OBJECTIVES: The objectives of this study were to examine the prevalence of depression diagnoses among veterans with spinal cord injuries and disabilities (SCI&D) for a 3-yr period, and to characterize patterns of antidepressant medication use in this population. DESIGN: This study was a retrospective analysis of clinical and administrative data. The sample consisted of 3678 veterans with SCI&D who had received any health care at a Department of Veterans Affairs facility between fiscal years 1999 and 2001, a depression diagnosis, and complete data. Logistic regression analysis was used to examine associations between patient characteristics, antidepressant types, and prescription patterns. RESULTS: Approximately 22% of veterans with SCI&D received a diagnosis of depression during at least one encounter with a healthcare provider. Of those diagnosed, 72% received antidepressant prescriptions. However, a large percentage (67%) did not continue antidepressant use for 6 mos. Patients started on a selective serotonin reuptake inhibitor were more likely to have at least 6 mos of continuous use than patients started on other, newer antidepressants. CONCLUSIONS: Many veterans with SCI&D may not be receiving adequate treatment for depression. Veterans with SCI&D should be aggressively screened and treated for depression, and further research is necessary to determine which treatments for depression are most effective for persons with SCI&D.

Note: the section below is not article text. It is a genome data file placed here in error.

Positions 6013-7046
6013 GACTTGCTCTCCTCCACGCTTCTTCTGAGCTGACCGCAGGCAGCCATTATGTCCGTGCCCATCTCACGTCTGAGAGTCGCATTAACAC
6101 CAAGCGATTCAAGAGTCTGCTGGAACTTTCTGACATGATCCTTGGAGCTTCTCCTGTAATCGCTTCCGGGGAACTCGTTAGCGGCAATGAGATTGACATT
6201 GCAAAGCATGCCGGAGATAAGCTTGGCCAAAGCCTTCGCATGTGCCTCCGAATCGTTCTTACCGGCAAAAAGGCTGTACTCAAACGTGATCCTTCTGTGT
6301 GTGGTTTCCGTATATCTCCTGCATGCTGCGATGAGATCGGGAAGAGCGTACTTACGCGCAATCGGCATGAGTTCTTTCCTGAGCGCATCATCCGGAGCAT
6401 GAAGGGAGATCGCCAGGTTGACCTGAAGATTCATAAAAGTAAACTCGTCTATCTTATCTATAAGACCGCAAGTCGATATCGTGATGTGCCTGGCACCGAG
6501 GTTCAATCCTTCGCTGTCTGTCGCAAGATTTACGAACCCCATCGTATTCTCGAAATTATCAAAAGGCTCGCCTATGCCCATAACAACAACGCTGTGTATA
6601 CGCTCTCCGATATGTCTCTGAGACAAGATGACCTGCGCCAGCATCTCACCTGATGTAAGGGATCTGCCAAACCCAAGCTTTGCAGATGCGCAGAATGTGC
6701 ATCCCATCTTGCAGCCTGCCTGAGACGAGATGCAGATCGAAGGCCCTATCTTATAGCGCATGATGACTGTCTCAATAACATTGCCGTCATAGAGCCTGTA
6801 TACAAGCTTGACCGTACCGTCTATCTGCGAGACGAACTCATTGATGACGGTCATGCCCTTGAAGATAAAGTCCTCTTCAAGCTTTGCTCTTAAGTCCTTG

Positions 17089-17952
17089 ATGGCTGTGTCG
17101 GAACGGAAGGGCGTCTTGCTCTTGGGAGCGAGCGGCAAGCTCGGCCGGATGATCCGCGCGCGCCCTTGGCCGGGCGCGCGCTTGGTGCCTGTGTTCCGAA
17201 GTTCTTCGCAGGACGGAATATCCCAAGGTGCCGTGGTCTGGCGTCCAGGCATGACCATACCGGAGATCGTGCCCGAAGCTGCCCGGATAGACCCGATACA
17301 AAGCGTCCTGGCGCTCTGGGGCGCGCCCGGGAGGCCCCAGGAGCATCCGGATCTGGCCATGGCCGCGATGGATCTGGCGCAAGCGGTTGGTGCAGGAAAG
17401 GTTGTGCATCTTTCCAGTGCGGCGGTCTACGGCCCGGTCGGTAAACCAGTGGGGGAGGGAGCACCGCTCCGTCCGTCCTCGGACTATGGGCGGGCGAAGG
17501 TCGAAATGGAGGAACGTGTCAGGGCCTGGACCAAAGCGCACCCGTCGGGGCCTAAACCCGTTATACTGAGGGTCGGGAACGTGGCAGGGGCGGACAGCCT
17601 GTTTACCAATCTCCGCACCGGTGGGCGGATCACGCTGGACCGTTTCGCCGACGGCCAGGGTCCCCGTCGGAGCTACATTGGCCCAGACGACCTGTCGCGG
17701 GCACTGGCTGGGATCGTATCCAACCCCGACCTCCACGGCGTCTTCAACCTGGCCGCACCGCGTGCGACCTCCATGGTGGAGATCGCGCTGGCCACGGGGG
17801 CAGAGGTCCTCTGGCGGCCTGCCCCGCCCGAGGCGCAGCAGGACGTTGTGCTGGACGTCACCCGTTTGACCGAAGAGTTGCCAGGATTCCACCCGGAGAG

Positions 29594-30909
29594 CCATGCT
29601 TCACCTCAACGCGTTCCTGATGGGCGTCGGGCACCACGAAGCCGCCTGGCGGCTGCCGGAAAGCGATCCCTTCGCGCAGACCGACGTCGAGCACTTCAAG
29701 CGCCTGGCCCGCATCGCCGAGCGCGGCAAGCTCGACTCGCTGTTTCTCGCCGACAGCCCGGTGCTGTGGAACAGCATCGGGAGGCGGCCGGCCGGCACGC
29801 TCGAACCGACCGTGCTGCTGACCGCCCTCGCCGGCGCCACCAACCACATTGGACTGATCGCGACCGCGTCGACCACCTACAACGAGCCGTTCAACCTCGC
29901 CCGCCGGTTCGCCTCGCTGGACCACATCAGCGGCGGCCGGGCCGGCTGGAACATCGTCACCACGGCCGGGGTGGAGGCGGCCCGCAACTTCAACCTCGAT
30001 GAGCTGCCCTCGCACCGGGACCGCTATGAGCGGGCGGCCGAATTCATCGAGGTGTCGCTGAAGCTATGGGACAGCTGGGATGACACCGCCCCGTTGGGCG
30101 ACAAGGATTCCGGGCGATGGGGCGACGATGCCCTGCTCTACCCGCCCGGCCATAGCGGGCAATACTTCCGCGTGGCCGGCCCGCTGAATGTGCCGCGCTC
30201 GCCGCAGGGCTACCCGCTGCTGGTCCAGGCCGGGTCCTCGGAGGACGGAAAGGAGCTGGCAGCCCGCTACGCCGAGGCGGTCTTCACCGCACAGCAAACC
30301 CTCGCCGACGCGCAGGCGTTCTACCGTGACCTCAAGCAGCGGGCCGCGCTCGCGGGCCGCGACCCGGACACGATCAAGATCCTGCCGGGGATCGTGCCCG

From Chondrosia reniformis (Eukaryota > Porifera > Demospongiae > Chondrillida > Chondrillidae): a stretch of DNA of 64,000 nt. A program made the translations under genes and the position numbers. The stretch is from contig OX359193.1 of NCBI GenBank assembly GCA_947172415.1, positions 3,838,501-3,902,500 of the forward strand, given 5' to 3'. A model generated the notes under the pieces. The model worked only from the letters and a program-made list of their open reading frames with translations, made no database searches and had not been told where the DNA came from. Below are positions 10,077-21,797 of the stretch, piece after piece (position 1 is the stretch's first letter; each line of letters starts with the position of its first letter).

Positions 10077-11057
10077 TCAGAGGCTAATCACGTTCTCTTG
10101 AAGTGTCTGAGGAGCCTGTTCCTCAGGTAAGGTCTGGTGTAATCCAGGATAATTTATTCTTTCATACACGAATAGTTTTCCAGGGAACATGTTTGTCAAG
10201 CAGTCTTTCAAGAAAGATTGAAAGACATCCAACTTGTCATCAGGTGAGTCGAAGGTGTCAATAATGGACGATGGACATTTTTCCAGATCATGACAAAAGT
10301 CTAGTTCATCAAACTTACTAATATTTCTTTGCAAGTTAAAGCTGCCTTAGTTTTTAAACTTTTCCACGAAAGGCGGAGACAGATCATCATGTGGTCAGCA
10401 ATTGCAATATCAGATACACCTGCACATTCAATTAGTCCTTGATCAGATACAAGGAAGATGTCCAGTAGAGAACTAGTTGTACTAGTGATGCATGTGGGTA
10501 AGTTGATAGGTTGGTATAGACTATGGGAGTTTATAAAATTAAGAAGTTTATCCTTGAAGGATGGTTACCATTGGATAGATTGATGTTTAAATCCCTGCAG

|Original language||English (US)|
|Number of pages||10|
|Journal||American Journal of Physical Medicine and Rehabilitation|
|State||Published - Sep 1 2007|
- Spinal Cord Injury
ASJC Scopus subject areas
- Physical Therapy, Sports Therapy and Rehabilitation